WaterAid releases a ‘Recipe for success’ to help end the global malnutrition crisis
A new report released today by international development charity WaterAid, together with Action Against Hunger and the SHARE Consortium, reveals how the world can help end malnutrition, by tackling dirty water, poor sanitation and hygiene (WASH) alongside more traditional nutritional interventions.
To download the report, click here
The ‘Recipe for success’ report argues that the world’s malnutrition crisis cannot be solved with food alone, because half of all undernutrition cases are linked to infections caused by a lack of access to clean water, adequate sanitation and good hygiene.
It includes a ’recipe’ – or toolkit – to help national governments, nutrition and WASH policymakers, practitioners and donors to cross-integrate WASH and nutrition into action plans and programmes.
The report investigated how well countries are doing at integrating WASH and nutrition policies, and found that while Cambodia and Niger are leading the way in using water and sanitation to improve the health and nutrition of their citizens – many other countries across Asia and Africa still have a long way to go.
Globally 155 million children under the age of five are stunted – leaving them with often irreversible cognitive, emotional and physical damage, as a result of undernutrition in their first 1,000 days, from conception to two years old. Estimates suggest that poor sanitation is the second leading cause of stunting worldwide. Research published in the Lancet also says that traditional interventions like nutrient supplements can only reduce stunting by a fifth at most, even if 90% of the population in need are reached.
A third of the world’s population (2.3 billion) live without access to decent sanitation and 844 million are without access to clean water.
Megan Wilson-Jones, WaterAid’s policy analyst on health and hygiene, and one of the report’s authors said:
“At current rates of progress, and with one in four children still suffering from stunted growth, the world will not meet the sustainable development goal target to end malnutrition by 2030.”
“The truth is that food alone will never be enough to tackle the problem, we have to target its underlying causes too. Clean water, adequate sanitation and good hygiene are also vital ingredients for good health.”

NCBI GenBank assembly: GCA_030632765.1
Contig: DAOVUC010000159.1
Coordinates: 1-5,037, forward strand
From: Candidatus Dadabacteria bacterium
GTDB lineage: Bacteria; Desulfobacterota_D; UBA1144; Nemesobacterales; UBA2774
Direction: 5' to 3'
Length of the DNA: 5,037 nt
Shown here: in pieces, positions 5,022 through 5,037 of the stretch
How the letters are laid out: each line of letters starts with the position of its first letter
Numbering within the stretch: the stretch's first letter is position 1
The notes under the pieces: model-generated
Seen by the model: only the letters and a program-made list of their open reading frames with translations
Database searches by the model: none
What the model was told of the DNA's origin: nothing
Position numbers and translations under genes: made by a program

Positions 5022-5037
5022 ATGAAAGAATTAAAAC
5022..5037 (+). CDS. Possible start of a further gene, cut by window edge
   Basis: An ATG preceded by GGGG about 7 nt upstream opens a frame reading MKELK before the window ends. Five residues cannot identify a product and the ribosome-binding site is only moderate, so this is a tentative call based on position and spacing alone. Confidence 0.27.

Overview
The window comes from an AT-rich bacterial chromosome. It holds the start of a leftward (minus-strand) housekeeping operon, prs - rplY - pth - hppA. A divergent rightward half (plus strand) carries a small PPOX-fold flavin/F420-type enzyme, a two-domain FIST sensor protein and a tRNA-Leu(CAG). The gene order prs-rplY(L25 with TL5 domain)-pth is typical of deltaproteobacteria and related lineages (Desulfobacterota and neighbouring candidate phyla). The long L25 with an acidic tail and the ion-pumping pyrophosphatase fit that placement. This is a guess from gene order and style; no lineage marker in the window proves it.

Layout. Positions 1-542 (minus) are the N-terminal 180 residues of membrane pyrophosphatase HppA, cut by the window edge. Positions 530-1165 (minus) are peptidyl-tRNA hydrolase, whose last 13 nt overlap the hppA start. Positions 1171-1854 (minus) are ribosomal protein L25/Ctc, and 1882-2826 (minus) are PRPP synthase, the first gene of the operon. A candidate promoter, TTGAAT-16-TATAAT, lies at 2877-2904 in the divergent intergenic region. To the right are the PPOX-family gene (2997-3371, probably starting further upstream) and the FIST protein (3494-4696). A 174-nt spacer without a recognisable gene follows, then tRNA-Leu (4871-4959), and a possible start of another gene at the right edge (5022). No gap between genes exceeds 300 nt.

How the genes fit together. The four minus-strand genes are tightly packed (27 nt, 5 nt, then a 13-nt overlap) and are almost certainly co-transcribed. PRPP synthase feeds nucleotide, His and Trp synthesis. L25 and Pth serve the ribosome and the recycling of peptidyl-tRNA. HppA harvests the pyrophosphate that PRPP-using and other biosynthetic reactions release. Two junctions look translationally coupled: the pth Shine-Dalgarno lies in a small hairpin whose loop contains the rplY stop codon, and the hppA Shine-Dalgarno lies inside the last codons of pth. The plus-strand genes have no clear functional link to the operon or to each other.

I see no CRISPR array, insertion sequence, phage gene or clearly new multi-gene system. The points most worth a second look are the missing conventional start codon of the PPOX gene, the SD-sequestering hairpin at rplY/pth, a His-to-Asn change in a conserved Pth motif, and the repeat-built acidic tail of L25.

“We are calling on everyone working to end malnutrition – from Governments to policymakers, practitioners to donors – to integrate water, sanitation and hygiene into nutritional policies and plans without delay.”
“And we encourage all those who strive, like us, to bring water, sanitation and hygiene to everyone, everywhere to ensure their work is maximising it’s impact on nutrition - so we can reach those people and areas that need our help the most”
The ‘recipe’ for tackling malnutrition advises governments and donors to:
- Integrate WASH and nutrition action plans
- Strengthen coordination between ministries, led from the top by Presidents/Prime Ministers
- Increase funding for nutrition-sensitive WASH
- Prioritise babies and mothers
- Target the same geographical areas with WASH and nutrition actions – those with high rates of undernutrition and low access to WASH
- Jointly promote good food and hand hygiene behaviours
- Ensure all health centres and schools have the water, sanitation and hygiene facilities they need to deliver nutrition and health services, and educate frontline health workers, teachers and caregivers in the intersection between health, nutrition, education and WASH
- Use human rights principles like freedom of information, non-discrimination and the prioritisation of the world’s most vulnerable to guide effective action.
The ‘Recipe for success’ report, which was produced jointly by WaterAid, Action Against Hunger and the SHARE Consortium, has been released to coincide with World Water Week. It will be presented at a session called Waste, Water and Undernutrition on Thursday August 31.
World Water Week is an annual gathering of thousands of the world’s experts on water issues, where they can discuss new ways of tackling water challenges around the globe. Held in Stockholm and organised by the Stockholm International Water Institute (SIWI), this year it runs from 27 August to 1 September.